CITB Update: What was the point of the Morrell Review?
8th November 2017 | Ian Anfield
The long-awaited Morrell Review was finally published on 6th November. My verdict? It’s nothing more than a dud firework.
Morrell, who was the Government’s first Chief Construction Industry Adviser, was tasked with leading a review of industrial training boards, with a particular emphasis on the future of the Construction Industry Training Board (CITB).
But anyone actively involved in attempting to influence CITB reform, or monitoring the CITB’s life-or-death consensus process – and that includes Hudson Contract – must now be left with the feeling that the Review was out of date even before the proverbial ink was dry.
Which is to say that suggesting reforms after the CITB has set out its three-year plan and made a string of promises to industry seems pointless.
The reality is that Morrell’s Review seems to justify the Government’s failure to step in to deal with what most in the industry feel is a bloated quango, long past its sell-by date.
For example, the report talks about the CITB being more transparent. Yet the CITB is already heading in the opposite direction. Changes in their 2016 accounts mean the money they spend on activities such as ‘running the business’ will no longer be visible.
Directly addressing the recommendations stated in the Review, the CITB instantly committed to solve its lack of relevance with SMEs simply by appointing someone from an SME background to the CITB board. But at the same time they say greater influence will be exerted by the Construction Leadership Council, which consists of major contractors . . .
I was also amused by the Review’s suggestion that activities out of the CITB’s jurisdiction, such as plumbing, electrics, and insulation, ‘may wish to come into scope to benefit from the grant system’. Whilst elsewhere – and here’s another corker! – it declares employers should not focus on grants, but should instead be happy their levy is paid to provide ‘outcomes for the industry’.
When it comes to the government’s new Apprenticeship Levy, the position seems to have changed.
You might remember that when Education Minister Anne Milton pre-empted the outcome of the Review earlier this year by declaring her support for the CITB, she said both levies had to stand alone and demonstrate their value to payers.
However, the Review concludes that the CITB, funded by its own separate levy, should now complement the Apprenticeship Levy. This looks to me like retrospective approval of the CITB’s decision to introduce a £41m cashback scheme to compensate for the Apprenticeship Levy that’s paid by major contractors.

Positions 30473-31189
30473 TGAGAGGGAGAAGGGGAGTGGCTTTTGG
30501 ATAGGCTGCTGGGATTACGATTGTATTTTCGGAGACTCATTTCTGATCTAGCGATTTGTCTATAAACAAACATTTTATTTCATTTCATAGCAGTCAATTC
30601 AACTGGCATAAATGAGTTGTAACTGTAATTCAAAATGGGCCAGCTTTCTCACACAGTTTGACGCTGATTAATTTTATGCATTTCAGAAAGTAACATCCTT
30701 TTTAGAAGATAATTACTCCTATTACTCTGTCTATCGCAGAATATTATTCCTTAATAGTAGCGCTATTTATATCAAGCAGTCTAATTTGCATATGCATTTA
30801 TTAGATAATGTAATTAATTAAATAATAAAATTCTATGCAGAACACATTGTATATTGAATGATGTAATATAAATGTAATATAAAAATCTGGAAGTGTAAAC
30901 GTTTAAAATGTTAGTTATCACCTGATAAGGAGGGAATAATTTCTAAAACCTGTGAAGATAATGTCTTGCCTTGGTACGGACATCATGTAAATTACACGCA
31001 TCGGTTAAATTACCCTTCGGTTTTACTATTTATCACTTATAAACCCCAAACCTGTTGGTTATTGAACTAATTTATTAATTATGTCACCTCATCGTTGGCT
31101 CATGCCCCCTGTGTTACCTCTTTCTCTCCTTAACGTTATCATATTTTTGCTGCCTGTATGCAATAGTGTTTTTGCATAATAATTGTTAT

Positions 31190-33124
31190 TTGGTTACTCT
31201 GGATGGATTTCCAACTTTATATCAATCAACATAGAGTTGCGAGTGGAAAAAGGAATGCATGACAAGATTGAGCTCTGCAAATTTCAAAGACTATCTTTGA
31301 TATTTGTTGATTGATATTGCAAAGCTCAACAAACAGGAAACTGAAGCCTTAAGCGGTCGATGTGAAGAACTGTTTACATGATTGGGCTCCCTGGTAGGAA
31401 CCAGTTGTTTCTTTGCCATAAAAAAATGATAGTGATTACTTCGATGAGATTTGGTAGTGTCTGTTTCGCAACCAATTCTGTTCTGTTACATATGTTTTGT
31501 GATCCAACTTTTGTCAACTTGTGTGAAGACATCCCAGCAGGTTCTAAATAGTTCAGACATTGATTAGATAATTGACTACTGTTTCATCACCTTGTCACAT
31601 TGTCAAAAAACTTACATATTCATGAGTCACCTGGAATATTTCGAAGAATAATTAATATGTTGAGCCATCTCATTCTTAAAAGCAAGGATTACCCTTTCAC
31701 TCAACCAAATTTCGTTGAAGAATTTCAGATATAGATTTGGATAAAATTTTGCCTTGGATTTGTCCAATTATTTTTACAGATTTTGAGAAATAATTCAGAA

Important feedback ignored
The most disappointing part of the Review is the fact that four hundred and forty-nine levy payers made the effort to reply to the Government’s Call For Evidence, yet their important feedback has been ignored.
Whilst the Review acknowledges that the majority of employers wanted to scrap the levy and did not feel the CITB supported the industry, it goes on to say the number of those responding was ‘too low’ to be taken as being representative of the industry. Given the way the consultation was advertised and the time it was open, four hundred and forty-nine was an incredibly high response.
The views expressed by the trade unions and trade federations, who support the levy, were not surprisingly opposite to the views of levy-paying employers. I suppose it’s a case of ‘those who pay in’ versus ‘those who take out’, and it demonstrates just how out-of-touch the federations are with the ever-decreasing number of firms who choose to pay their membership fees.
And so it goes on
Ultimately the Review is disappointingly predictable and does little more than add yet more complexity to a system that most already find unfathomable. However, the CITB is yet to have its levy order signed, so it’s not over quite yet.
Assuming though that the CITB does get final sign-off and is granted three more years of levy-raising power, we at Hudson Contract intend to hold both the Government and the CITB to account for the promises of reform contained in this Review, and will help our clients to air their views when the consensus process cranks up all over again, in 2020.
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